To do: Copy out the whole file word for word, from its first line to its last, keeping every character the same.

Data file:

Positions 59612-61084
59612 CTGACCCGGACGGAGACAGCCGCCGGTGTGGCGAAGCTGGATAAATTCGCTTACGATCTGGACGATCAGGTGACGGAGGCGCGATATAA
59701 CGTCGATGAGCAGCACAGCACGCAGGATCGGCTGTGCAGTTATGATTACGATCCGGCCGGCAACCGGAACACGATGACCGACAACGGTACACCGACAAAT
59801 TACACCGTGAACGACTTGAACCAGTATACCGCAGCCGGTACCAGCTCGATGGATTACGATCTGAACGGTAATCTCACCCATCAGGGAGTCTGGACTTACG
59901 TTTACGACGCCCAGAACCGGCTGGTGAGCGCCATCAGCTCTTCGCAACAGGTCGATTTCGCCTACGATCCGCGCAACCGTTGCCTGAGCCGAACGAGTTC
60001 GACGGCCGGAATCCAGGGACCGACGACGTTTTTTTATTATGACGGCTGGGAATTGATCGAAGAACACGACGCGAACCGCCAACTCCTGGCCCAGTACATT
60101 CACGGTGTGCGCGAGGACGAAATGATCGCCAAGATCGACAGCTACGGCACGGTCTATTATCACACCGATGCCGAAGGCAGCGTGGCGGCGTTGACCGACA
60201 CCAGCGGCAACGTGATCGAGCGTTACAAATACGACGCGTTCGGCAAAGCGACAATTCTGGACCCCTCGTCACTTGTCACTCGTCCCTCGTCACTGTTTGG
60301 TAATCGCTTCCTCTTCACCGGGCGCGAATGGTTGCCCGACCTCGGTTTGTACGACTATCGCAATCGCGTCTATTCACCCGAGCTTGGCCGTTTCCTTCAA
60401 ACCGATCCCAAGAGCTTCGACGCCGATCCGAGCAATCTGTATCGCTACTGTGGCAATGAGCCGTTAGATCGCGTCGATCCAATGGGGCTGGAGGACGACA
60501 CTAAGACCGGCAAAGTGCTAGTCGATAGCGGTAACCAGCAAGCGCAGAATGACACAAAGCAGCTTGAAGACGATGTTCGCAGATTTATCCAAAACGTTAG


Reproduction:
Positions 59612-61084
59612 CTGACCCGGACGGAGACAGCCGCCGGTGTGGCGAAGCTGGATAAATTCGCTTACGATCTGGACGATCAGGTGACGGAGGCGCGATATAA
59701 CGTCGATGAGCAGCACAGCACGCAGGATCGGCTGTGCAGTTATGATTACGATCCGGCCGGCAACCGGAACACGATGACCGACAACGGTACACCGACAAAT
59801 TACACCGTGAACGACTTGAACCAGTATACCGCAGCCGGTACCAGCTCGATGGATTACGATCTGAACGGTAATCTCACCCATCAGGGAGTCTGGACTTACG
59901 TTTACGACGCCCAGAACCGGCTGGTGAGCGCCATCAGCTCTTCGCAACAGGTCGATTTCGCCTACGATCCGCGCAACCGTTGCCTGAGCCGAACGAGTTC
60001 GACGGCCGGAATCCAGGGACCGACGACGTTTTTTTATTATGACGGCTGGGAATTGATCGAAGAACACGACGCGAACCGCCAACTCCTGGCCCAGTACATT
60101 CACGGTGTGCGCGAGGACGAAATGATCGCCAAGATCGACAGCTACGGCACGGTCTATTATCACACCGATGCCGAAGGCAGCGTGGCGGCGTTGACCGACA
60201 CCAGCGGCAACGTGATCGAGCGTTACAAATACGACGCGTTCGGCAAAGCGACAATTCTGGACCCCTCGTCACTTGTCACTCGTCCCTCGTCACTGTTTGG
60301 TAATCGCTTCCTCTTCACCGGGCGCGAATGGTTGCCCGACCTCGGTTTGTACGACTATCGCAATCGCGTCTATTCACCCGAGCTTGGCCGTTTCCTTCAA
60401 ACCGATCCCAAGAGCTTCGACGCCGATCCGAGCAATCTGTATCGCTACTGTGGCAATGAGCCGTTAGATCGCGTCGATCCAATGGGGCTGGAGGACGACA
60501 CTAAGACCGGCAAAGTGCTAGTCGATAGCGGTAACCAGCAAGCGCAGAATGACACAAAGCAGCTTGAAGACGATGTTCGCAGATTTATCCAAAACGTTAG